How to Ride the Jeepney like a Pro – A Tourist’s Guide

Welcome to the Philippines! As you may already know, one of the star attractions of this country is the jeepney. Originally a military vehicle used by the Americans during the second World War, the jeepney has since evolved into the cheapest and most available form of mass transportation. In fact, your travel experience in the Philippines won’t be complete until you get the thrill (or horror) of riding one of these.

Philippine Jeepney Ride Tips 3
The jeepney, or “jeep” for short, is easily recognizable because of its excessive decorations, gaudy colors, ubiquitous signages and messages, and incessantly noisy engine. There are only two rows of long sofa-like seats at the back with capacities ranging from seven to ten passengers per side (depending on the perception of the driver). The front part can seat three people: the driver, the conductor, and one passenger. The start and end destinations of the jeepney’s route are painted on both sides and also at the lower part of the windshield. Most jeeps are non-airconditioned and have large open windows with either roll-down curtains or sliding panes to keep off the rain.

Philippine Jeepney Ride Tips 1
You may have also heard of the notorious guys who drive these monstrosities. They are marvelous multi-taskers, as they are quite capable of doing several things at once: drive, collect fares, count change, talk, listen to the radio, and keep track of any passenger who forgets to pay. In recent years, drivers also have assistants sitting next to them, usually their spouses who want to make sure that they are keeping their eyes on the road and not on the ladies. These assistants enable the driver to concentrate on finding the speediest and most reckless ways of reaching their destination.

The above descriptions may sound daunting to first-time jeepney riders, so here are a few tips to guide you and help make your jeepney ride a truly pleasant and memorable experience, if you live to tell the tale.

Know which route to take.

You can find these out from the hotel personnel, security guards, cops, or just about any pedestrian on the street. Also, know where to find the jeeps.

Get on and off with haste.

Jeepney drivers are willing to wait only several seconds for passengers to board or get off. The important thing is not to step on anyone’s foot as the aisle is pretty narrow. Find the nearest available empty seat and sit down immediately, or you could risk flying off your seat by the driver’s frequent jack-rabbit starts.

Take as little seating space as possible.

This is especially hard for long-legged or wide-bottomed folks. In the driver’s interpretation, a standard seat means only a part of your bottom is actually sitting, while the rest is jutting out. At terminals, drivers will often make sure that there are at least 10 people on each side regardless of their sizes. You can always hold onto the overhead bars to balance yourself during the rough ride.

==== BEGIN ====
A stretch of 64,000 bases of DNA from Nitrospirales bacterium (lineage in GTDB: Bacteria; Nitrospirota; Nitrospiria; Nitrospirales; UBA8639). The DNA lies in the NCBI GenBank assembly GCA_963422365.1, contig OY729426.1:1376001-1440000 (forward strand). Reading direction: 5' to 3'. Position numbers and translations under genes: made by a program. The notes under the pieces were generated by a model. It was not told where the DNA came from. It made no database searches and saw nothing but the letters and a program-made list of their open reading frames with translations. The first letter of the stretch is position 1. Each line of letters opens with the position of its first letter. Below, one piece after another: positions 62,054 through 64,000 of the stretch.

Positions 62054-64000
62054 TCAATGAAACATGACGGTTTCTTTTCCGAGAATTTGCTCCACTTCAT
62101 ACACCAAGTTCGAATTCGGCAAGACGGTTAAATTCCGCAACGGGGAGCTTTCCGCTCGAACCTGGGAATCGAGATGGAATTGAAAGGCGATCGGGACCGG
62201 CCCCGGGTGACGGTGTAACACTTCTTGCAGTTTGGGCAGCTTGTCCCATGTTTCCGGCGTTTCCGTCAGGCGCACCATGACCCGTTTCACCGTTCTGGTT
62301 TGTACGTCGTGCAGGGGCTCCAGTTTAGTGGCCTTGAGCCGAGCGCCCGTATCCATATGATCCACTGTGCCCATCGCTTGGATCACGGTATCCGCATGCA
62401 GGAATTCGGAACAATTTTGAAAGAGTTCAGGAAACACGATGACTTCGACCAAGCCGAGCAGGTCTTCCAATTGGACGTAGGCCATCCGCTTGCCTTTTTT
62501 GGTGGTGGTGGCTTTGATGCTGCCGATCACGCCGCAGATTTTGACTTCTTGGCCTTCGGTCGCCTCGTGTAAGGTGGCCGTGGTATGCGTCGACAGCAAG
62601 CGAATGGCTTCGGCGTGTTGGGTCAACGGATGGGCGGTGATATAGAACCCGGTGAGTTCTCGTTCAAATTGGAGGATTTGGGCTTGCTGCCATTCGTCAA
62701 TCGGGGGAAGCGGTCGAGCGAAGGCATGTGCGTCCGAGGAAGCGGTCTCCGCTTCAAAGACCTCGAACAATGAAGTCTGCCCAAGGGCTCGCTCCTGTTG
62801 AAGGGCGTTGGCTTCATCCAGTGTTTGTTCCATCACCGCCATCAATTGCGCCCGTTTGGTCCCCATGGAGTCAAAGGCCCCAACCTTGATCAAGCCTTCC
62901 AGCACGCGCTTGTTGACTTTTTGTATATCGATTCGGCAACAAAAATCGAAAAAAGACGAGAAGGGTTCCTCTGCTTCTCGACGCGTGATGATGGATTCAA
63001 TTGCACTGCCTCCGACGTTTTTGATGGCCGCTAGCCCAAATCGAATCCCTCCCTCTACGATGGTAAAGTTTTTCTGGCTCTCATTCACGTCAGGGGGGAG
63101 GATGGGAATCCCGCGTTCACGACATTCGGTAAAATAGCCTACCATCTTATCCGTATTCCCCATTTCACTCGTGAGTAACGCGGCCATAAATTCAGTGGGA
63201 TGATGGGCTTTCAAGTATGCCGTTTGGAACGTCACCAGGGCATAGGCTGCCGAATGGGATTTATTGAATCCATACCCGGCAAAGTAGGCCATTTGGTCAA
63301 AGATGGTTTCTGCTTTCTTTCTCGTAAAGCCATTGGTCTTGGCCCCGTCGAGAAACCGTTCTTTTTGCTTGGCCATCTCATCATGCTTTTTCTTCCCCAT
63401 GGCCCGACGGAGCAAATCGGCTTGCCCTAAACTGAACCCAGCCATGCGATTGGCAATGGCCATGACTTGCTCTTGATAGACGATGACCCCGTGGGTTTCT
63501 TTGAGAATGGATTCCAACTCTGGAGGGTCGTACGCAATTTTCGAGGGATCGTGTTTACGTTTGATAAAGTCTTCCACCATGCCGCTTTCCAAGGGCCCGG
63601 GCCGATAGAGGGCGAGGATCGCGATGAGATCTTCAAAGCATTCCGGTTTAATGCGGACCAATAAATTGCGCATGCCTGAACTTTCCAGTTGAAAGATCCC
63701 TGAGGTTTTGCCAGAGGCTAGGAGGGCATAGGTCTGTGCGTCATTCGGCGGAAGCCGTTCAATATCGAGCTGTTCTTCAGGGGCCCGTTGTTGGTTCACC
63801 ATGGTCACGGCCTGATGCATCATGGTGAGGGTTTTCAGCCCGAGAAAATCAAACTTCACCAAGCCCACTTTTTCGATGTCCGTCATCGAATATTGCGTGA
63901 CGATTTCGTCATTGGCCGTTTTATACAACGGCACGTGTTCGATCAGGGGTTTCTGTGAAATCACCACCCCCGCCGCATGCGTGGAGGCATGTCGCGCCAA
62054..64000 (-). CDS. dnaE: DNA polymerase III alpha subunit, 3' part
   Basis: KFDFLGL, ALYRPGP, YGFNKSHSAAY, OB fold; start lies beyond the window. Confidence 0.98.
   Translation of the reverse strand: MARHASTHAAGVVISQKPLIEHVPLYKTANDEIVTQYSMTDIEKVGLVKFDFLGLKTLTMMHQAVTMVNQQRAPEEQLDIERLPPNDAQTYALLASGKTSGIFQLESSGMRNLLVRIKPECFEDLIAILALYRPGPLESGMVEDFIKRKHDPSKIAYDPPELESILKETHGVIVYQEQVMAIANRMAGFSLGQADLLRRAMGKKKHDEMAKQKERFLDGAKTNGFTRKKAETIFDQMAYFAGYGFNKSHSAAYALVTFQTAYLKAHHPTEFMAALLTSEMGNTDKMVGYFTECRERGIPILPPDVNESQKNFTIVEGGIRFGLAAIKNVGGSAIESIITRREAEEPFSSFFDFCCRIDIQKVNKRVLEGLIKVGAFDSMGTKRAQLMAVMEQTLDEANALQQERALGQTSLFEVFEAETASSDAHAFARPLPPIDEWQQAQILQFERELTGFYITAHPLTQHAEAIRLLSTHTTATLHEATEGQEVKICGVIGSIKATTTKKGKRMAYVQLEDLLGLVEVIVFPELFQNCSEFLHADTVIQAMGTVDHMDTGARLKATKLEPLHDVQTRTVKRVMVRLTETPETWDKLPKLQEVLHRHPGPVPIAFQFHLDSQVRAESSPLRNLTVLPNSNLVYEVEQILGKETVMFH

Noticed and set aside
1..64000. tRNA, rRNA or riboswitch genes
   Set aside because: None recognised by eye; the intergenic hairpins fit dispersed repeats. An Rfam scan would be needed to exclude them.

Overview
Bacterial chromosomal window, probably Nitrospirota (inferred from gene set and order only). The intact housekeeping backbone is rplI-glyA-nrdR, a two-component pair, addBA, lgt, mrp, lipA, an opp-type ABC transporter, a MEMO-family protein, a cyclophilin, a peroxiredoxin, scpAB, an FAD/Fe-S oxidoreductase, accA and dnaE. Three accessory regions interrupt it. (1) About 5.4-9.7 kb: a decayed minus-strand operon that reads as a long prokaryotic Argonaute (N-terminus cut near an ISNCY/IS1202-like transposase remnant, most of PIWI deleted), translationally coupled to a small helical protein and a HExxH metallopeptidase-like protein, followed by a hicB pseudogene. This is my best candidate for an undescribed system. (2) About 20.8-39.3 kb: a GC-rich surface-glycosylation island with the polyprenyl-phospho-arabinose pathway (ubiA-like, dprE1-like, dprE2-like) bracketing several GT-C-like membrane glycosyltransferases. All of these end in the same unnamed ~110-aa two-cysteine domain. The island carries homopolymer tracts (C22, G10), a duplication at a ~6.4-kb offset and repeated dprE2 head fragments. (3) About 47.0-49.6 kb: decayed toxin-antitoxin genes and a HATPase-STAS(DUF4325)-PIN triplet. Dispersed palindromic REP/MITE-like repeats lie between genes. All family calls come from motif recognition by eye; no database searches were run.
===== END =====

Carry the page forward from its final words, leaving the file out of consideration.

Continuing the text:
Pay with small change if possible.

How to pay jeepney fare 1

As much as possible, pay the exact amount. You can ask the driver, conductor, or a fellow passenger about the fare. There have been cases of drivers who failed to provide the right change for large bills.

Use proper timing to pay.

Some passengers unwittingly insist on paying the driver while he is busy changing gears or making turns, not realizing that this can cause accidents. Take the chance to pay while the jeep is stationary, such as at stoplights, terminals, or jeepney stops. As a custom, passengers at the back can pass the fare to fellow passengers next to them, until the money reaches the front.

To pay, just say “Bayad po” (translation: here’s my payment). If you are seated far from the driver, people would usually pass your fare until it reaches the driver or his assistant. But sometimes, people won’t notice that you are already ready to pay. Try extending your hands and politely say “Paki-abot po” (translation: please pass my fare)

How to pay jeepney fare 2
Bayad Po

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Paki-abot po

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That’s how it’s done!

Don’t push or jostle.

Even in a crowded jeepney, courtesy is still the rule. Seats are usually given up to female and elderly passengers.

Use proper ways to signal a stop.

You can either say “Para po” or “Sa tabi lang po.” Some passengers knock or tap the ceiling or the sides of the jeep but many drivers detest this. For your convenience, most jeeps now have cords on the ceiling attached to buzzers to alert the driver. If you’re not sure where you should get off, immediately inform the driver or conductor at the start of your ride. Or if you know where to get off, alert the driver at least half a block from the stopping point.